This high rate of regular meetings and emergencies continued for many years. The emergencies were usually, but not always, for seafaring brethren, and it should be emphasised that it was customary, as stated earlier, for the WM himself to work all three degrees at both the regular and emergency meetings. It is of interest to note that the first 15 worshipful masters who were founders initiated 332 members.
The ‘Old Masters’ performed multiple ceremonies at meeting after meeting after meeting. Observing at the records the masters that stand out and should be in the Guinness Book of Records are WBro P Taylor PPrGD, WBro R Davies PPrGDC. and WBro T J Wivell PPrGW; who were founder members and assumed the chair for the first three years after formation. It was not unusual to see multiple initiations, passings and raisings all at the same meeting.
At an emergency meeting held on 4 January 1924 WBro Wivell carried out the initiation of two candidates, the passing of four entered apprentice and the raising of three fellow crafts to master Mason. What a meeting that would have been, and what a marathon for WBro Wivell who would become a founder of the Methodist based Liverpool Epworth Lodge No 5381 in 1932, where he was equally as busy.
At the installation of Bro B S Bennett, in November 1937 it is mentioned that nearly 350 brethren and their guests were present and that this was a record number for such a ceremonial gathering. St Peter’s Lodge has always recorded the number of members present at the meetings in the Tyler’s Register; regrettably these have not been kept and it is only occasionally that we get the numbers of brethren attending. It would appear that in the 1940’s the normal attendance would be in the region of 90 to 100, and it would appear that numbers were maintained through to the 1970’s at least.
On the subject of family connections, in 1938 Bro Bennett had initiated his son Bro H S Bennett into the lodge and 1991 saw a similar event taking place. In September of 1951 Robert Spencer and Norman Spencer were initiated on the same night. What makes this event remarkable is the fact that Robert and Norman were father and son. So a father and his son were then brothers in Freemasonry !
WBro J A Doig PrDGSwdB took the chair and initiated his son, Alistair, into the lodge, with his father, WBro S Doig PPrJGW acting as senior warden, thus we had the distinction of having three generations of the family, not only as members of the lodge at the same time but also of all taking part in the ceremony. In January 2002 another son of WBro John Doig, Peter Doig, was also initiated.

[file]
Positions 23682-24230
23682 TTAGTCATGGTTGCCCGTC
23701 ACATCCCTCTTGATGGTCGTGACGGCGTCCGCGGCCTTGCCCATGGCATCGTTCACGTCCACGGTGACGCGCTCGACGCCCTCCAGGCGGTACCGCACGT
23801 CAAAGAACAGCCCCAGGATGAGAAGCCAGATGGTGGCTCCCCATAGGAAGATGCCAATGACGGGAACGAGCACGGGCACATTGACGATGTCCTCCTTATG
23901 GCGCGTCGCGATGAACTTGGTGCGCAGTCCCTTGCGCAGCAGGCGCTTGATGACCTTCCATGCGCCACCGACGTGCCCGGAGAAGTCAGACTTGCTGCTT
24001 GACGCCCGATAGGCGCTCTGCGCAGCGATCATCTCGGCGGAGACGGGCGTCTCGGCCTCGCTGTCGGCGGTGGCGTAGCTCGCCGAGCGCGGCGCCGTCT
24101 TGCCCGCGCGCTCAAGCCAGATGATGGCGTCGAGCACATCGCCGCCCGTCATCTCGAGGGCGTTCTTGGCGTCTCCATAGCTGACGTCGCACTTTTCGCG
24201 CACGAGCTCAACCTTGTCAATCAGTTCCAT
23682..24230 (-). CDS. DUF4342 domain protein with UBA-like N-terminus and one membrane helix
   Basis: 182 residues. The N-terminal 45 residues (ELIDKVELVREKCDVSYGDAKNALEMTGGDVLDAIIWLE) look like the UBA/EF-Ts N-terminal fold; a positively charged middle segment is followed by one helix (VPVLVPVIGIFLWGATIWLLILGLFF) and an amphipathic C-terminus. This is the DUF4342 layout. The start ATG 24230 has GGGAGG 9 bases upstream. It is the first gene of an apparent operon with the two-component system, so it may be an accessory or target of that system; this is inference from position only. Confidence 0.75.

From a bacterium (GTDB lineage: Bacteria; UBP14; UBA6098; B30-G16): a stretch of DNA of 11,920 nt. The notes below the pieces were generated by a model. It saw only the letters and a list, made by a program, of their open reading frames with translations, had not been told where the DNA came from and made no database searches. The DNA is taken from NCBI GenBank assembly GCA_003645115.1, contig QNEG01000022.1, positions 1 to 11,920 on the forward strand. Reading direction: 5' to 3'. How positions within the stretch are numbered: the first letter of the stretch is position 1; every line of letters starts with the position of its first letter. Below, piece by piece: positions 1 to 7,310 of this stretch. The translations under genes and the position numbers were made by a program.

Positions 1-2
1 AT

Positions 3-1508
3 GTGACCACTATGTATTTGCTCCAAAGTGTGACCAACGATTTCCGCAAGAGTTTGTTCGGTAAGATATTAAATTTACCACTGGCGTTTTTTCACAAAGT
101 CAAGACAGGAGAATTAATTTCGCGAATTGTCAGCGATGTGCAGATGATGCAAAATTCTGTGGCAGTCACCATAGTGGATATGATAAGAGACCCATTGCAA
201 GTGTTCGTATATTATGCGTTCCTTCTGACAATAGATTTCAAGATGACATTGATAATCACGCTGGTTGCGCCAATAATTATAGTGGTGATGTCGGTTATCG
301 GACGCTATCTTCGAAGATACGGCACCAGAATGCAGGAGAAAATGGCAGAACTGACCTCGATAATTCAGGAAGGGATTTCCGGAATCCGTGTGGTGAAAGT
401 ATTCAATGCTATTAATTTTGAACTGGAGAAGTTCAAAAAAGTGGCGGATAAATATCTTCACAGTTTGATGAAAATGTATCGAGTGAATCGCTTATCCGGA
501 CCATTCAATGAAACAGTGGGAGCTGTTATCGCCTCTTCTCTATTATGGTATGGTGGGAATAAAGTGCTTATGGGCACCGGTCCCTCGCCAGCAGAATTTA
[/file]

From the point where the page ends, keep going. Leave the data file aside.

In the years 2003 and 2005 WBro M Myers had the pleasure of initiating both of his sons (Christopher and Wayne) into Freemasonry, while in January 2009 WBro Alan Armstrong was present when his grandson Stuart Kidd was initiated into Freemasonry at the age of 19 years.
In the years 2008 and 2009 brothers Kenneth and Stephen Davies were initiated into St Peter’s Lodge and they subsequently went on to occupy the chair of King Solomon in the years 2013 and 2014 respectively. There are, historically, many other instances of other relatives in the lodge.
There has been a total of 22 chaplains over the years; the longest serving of which was WBro T Jackson PPrAGStdB who served in this role from Nov 39 – Nov 52
18 brethren have served as secretary; the longest serving of which was WBro J Archer who served from Nov 1935 to Nov 1963, a staggering 28 years in that office. Malcolm Myers is now the second longest serving secretary. In the role of director of ceremonies 24 brethren have served; the longest being WBro Alan R Armstrong ( Stuart Kidd’s grandad) who led the ceremonies for 15 years. From 1930 to 1948 the treasurer was WBro K Davies who managed the accounts of the lodge; and there have been a total of 16 brethren who have held that office.”
Malcolm concluded by saying that despite reducing attendees and lack of candidates, St Peter’s Lodge is still with us and hopefully will be celebrating their centenary in 2021. St Peter’s is widely known for its charitable giving and for its hospitality. Every visitor to St. Peter’s has remarked on the warmth of welcome, friendliness and hospitality.